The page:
There’s an illusion that beauty can come only from light, though the reality is more often the opposite: It’s the dark times that demand we push out of ourselves, away from self-pity and anxiety, toward the creation of something that transcends our mere selves.
The influenza pandemic of 1918 killed some 50 million worldwide, and it took great artists away from us too, including painter Egon Schiele: His final, unfinished work is a haunting portrait of himself, his wife, Edith, and a child who was never born; Schiele and Edith, who was pregnant at the time, died in the autumn of 1918. Yet not even that pandemic could slow the stride of modernism, a forward-march of utopian boldness and energy led by artists like Picasso and Matisse, whose works opened a portal of fearless expression into the rest of the 20th century and beyond.
Art can be a diversion, an escape, valuable in itself. But it’s also a way of speaking to the world, often in a shout: Look at the exuberant, vibrating cartoons of Keith Haring, made at the height of the AIDS crisis, or the stark, haunted grace of the self-portraits made by Max Beckmann, one of Hitler’s “degenerate” artists. It can be a source of everyday wonder, like the vibrant, dynamic murals completed by Reginald Marsh in 1937, in the Alexander Hamilton U.S. Custom House, in New York City, a series of paintings showing New York as a bustling crossroads of world trade. This was just one of many projects funded by various initiatives of the Works Progress Administration, which provided work for artists and other creative minds during the Depression.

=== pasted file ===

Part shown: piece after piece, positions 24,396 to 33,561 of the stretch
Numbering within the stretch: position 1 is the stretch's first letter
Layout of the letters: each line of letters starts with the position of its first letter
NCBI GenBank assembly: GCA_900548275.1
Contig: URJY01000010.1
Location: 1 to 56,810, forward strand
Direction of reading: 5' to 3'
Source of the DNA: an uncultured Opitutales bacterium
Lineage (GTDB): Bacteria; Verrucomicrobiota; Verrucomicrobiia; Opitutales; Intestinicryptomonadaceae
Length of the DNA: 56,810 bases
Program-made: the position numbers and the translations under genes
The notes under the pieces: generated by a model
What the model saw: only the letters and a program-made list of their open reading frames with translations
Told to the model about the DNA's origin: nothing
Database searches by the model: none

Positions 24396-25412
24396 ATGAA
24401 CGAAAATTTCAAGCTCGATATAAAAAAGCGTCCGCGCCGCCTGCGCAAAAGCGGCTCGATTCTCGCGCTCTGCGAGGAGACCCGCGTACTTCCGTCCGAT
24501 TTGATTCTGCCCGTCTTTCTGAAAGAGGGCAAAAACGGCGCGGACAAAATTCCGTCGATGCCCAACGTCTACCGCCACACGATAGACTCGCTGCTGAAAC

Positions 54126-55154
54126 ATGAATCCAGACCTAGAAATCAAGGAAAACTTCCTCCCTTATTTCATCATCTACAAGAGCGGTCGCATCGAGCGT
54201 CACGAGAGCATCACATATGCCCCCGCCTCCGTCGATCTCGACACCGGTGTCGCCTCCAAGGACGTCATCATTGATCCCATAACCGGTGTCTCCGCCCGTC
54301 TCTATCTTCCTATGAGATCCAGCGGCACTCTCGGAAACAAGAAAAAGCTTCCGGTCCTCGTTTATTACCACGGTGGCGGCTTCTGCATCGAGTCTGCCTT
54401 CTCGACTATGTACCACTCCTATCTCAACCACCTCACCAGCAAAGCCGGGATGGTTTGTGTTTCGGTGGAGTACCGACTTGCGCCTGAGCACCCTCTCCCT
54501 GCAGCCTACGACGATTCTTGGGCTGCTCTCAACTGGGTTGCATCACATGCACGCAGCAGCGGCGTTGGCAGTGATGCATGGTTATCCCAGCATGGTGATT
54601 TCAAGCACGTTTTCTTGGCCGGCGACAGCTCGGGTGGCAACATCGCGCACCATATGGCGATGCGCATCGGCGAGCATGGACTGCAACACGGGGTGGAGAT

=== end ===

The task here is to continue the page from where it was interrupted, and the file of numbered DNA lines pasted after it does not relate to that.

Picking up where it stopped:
And to go back much further, let’s remember that the Renaissance came to being even as the Black Death, which began in 1347 and continued in periodic outbreaks until the late 17th century, decimated much of Europe. Michelangelo and Rembrandt painted in its shadow, and it took Titian’s life, though he was in his late 80s when he died. Thankfully, he used the long stretch of his days to capture joy and tragedy, earthly sorrow and transcendent radiance.
The New York City-based visual artist KangHee Kim, who posts as @tinycactus on Instagram, uses Photoshop to combine and transform the everyday images she photographs into dreamscapes that open out into a new, invigorating world. A flowering tree glimpsed in a mirror that our eye reads as a window; a creamy desert landscape stretching, in a translucent ghost image, across the walls of a city apartment: Kim’s work, a blend of the familiar and the surreal, is both haunting and reassuring.
Kim came with her family to the United States from South Korea when she was 14, but a legal mix-up prevented her from obtaining a green card. Now 28, she is protected under DACA, but she is unable to leave the United States if she wants to return. She says that her work—capturing mundane images and transforming them into visions beyond everyday experience—grew out of wanting to appreciate all that she has, rather than fixating on her restrictions.
“I felt like I was trapped,” she says, “but I wanted to feel more optimistic.” Now, she says, with people all over the world confined to their homes to mitigate the spread of COVID-19, she sees how her photographs might fit into a broader context—and many of her 350,000 Instagram followers have been reaching out as proof. “I feel like this whole situation is the extreme version of what I’ve been dealing with,” Kim says. “Before COVID-19, I was basically kept in the States. But now we’re all kept at home. I have been hearing from people that they can relate to my situation, and the images have been very therapeutic for them.”
When we make something we can believe in, even in our hours of doubt or sadness, others can believe in it too. Art outlives us—but it’s also the sustenance we need while we’re here.